Big City walk

Here in Manitoba we like to think that Winnipeg is a big city. Some people only suspect that there are bigger cities out there. I have lived in some pretty big cities in my life but New York is by far the biggest I have visited until now. It also has the biggest bridges I have ever seen in a city.

Manhattan Bridge

On a walk with a friend in New York, we came across many a great spot for a photo. It’s always better to go on a walk like this with someone who knows the place. It saves you from walking around in places where there is nothing to see.

When we started near his house, we came across a place that has often been used in TV series. Mostly the NYPD-type of series, where the crime scene is under a bridge of some kind.

Under the Robert F. Kennedy BridgeUnder the Robert F. Kennedy Bridge

This overpass has a lot of space underneath it and it’s easy to tape off a part to use as a movie set. With lighting coming from both sides and night lighting provided by the sodium lights under the bridge, all is set for a creepy scene with a few dead bodies and lots of cops Smile .

Soaking up the raysSoaking up the rays

Then we walked on, through the south point of Manhattan, Pier 15, where a lot of the history of New York City was made. The place has been redone entirely but still keeps some of that old harbour feeling with old ships and lots of cargo sitting around, waiting to be transported elsewhere. Today the only “cargo” you can see is a number of people soaking up the rays of the sun, probably the last usable rays of the season. It can get cold in this place. In the background of this picture you can already see the next part of the city walk, namely the Brooklyn Bridge and behind that, the Manhattan Bridge.

Cable suspension of the Brooklyn BridgeCable suspension of the Brooklyn Bridge

Going through Manhattan by foot needs a serious wide angle lens. No way you can get away with a “nifty fifty” or anything longer than that. But Manhattan is for a different post. Past Manhattan, the Brooklyn Bridge is a must see in terms of architecture and fauna. The bridge was completed in 1883 and is one of the oldest of its type in the United States. This view, towards Manhattan has changed a lot since the building of the bridge. Compare it to this view.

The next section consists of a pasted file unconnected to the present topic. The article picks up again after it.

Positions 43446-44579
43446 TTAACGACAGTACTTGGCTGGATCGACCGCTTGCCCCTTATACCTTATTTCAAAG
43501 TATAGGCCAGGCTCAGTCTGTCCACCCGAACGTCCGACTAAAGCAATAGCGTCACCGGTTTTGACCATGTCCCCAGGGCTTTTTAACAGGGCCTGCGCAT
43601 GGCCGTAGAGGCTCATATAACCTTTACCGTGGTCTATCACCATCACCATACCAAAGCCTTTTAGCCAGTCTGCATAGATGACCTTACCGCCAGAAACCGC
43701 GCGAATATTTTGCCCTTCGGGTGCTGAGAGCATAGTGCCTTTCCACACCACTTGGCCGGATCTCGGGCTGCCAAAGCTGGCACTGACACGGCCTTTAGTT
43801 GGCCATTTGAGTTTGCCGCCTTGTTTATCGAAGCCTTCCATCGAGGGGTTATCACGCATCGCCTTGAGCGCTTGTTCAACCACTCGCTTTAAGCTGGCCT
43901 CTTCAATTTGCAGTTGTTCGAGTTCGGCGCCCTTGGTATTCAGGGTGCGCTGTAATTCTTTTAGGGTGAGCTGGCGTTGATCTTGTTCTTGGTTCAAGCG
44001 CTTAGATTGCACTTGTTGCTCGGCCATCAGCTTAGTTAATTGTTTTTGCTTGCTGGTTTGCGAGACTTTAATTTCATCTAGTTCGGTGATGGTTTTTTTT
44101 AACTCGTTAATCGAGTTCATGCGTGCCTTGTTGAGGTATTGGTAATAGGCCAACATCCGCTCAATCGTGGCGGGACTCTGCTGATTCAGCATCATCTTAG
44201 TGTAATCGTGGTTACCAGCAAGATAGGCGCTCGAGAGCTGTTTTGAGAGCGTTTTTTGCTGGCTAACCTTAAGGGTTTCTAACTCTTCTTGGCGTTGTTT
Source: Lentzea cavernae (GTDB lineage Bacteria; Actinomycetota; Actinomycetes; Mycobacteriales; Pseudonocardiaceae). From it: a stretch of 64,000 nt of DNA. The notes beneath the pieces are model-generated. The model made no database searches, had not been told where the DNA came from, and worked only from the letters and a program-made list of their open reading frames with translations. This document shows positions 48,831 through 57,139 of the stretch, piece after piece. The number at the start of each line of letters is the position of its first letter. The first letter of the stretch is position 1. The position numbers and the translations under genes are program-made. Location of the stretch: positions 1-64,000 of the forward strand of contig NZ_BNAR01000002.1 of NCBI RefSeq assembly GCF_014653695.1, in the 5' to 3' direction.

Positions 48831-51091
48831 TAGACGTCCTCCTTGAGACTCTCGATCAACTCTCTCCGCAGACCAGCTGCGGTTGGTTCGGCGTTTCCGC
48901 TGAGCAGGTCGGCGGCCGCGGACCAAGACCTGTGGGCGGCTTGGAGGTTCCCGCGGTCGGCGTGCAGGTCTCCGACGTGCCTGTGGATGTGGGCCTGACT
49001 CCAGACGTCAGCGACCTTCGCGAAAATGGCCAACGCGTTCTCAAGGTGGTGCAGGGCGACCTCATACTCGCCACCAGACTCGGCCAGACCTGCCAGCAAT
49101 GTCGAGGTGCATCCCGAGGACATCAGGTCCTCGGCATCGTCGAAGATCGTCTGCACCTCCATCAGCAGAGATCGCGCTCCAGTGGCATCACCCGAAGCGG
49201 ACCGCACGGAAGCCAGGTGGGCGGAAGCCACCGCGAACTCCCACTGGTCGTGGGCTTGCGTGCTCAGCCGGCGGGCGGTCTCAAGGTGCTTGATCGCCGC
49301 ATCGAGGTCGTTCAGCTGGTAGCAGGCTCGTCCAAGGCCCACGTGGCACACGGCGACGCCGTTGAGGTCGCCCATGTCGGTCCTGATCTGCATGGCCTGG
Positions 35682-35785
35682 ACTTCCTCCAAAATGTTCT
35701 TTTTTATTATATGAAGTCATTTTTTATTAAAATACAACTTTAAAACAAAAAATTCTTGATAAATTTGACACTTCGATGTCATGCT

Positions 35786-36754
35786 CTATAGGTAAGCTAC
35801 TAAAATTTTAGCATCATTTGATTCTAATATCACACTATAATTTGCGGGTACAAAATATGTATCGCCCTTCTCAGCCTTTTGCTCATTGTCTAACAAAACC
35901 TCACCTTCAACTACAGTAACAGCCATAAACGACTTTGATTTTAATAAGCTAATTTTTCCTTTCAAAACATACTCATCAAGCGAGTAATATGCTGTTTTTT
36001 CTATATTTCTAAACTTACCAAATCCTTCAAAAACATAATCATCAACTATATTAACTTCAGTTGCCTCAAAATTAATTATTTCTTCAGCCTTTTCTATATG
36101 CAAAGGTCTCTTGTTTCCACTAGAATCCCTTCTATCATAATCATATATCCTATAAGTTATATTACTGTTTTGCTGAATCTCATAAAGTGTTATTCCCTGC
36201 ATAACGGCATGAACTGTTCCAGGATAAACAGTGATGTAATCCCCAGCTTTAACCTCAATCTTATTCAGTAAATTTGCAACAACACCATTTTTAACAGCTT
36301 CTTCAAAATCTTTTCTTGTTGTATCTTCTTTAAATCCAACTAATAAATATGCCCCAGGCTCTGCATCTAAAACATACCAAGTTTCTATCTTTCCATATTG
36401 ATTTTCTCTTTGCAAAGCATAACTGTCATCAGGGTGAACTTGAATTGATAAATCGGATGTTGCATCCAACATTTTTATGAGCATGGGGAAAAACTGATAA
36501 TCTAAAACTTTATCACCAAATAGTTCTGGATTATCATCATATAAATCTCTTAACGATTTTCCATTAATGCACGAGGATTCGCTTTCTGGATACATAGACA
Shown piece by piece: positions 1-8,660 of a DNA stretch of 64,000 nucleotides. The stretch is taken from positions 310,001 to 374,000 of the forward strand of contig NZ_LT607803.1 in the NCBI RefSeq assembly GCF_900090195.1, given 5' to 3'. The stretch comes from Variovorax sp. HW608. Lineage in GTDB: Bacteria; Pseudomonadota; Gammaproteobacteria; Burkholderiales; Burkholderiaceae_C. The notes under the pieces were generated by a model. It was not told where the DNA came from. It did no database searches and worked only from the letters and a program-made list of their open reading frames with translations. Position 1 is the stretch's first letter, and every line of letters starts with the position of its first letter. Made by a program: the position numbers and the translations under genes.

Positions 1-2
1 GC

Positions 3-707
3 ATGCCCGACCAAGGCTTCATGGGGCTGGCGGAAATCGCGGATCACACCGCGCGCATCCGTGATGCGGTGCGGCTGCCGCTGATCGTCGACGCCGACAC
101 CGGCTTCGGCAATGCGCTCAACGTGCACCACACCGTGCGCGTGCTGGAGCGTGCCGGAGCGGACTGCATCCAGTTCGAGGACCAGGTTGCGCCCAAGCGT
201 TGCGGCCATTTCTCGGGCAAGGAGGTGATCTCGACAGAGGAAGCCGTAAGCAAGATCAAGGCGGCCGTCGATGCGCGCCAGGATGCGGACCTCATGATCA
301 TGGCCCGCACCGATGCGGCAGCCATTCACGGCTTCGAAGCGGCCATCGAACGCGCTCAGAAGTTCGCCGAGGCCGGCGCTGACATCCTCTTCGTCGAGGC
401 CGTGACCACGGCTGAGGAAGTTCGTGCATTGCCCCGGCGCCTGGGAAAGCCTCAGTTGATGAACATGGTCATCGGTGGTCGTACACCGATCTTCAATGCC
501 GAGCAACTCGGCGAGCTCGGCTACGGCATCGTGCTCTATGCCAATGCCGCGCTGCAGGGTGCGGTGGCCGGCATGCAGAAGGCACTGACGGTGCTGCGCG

Manhattan from the Brooklyn BridgeManhattan from the Brooklyn Bridge

The pedestrian walkway has been there since the beginning of the bridge, and was not added as an afterthought like on so many other bridges. Manhattan shows here its newly constructed Freedom Tower, that replaces the Twin Towers destroyed in the 9/11 attack. The Freedom Tower was not yet open to the public despite the pictures published here.

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Arrived on the other side of the East River, the scenery changed a lot. Even if it is still New York City, the feeling is different. Somehow SpongeBob here got the better of Disney’s star. Open-mouthed smile

By this time we were quite tired, the walk was an easy 10 mile one up until that moment and we decided to take the subway to our final destination near Central Park.

Halloween decorationsHalloween decorations

Halloween decorations were already popping up, despite it being only the start of October. Lighting conditions started to become a little more finicky and I had no intention of using my flash outside. Not that that would have helped much anyway. By now we were really tired and decided to sit on a bench.


That was probably not the best of ideas, when we got up… Well, you can see the results Open-mouthed smile .

Hell Gate BridgeHell Gate Bridge

From another point in the same walk,  I had a view of a bridge over Hell Gate. Named so for the fierce currents in the water. In 1904 the Steamboat General Slocum caught fire in this spot. With the shores close by you would think that it was not a big deal.


With the enormous currents here, the steamer could not get close to either shore and continued to burn. An estimated 1021 people died in the fire and of drowning. The life savers on board had been made of cork. Cork usually floats, unless like in this case, it has been reduced to a powdery substance from years of moving around. Adding water to this powder makes it heavy. Talk about throwing an anchor to a drowning man…

Robert F. Kennedy BridgeRobert F. Kennedy Bridge

Towards the other side of this train bridge is a view of of the Robert F. Kenney Bridge looking to the Upper East Side behind which hides Central Park. By now, the light was really getting low and we decided to get something to eat and go home.

I guess I have more of the “Big Apple” in store, so…

Until next time…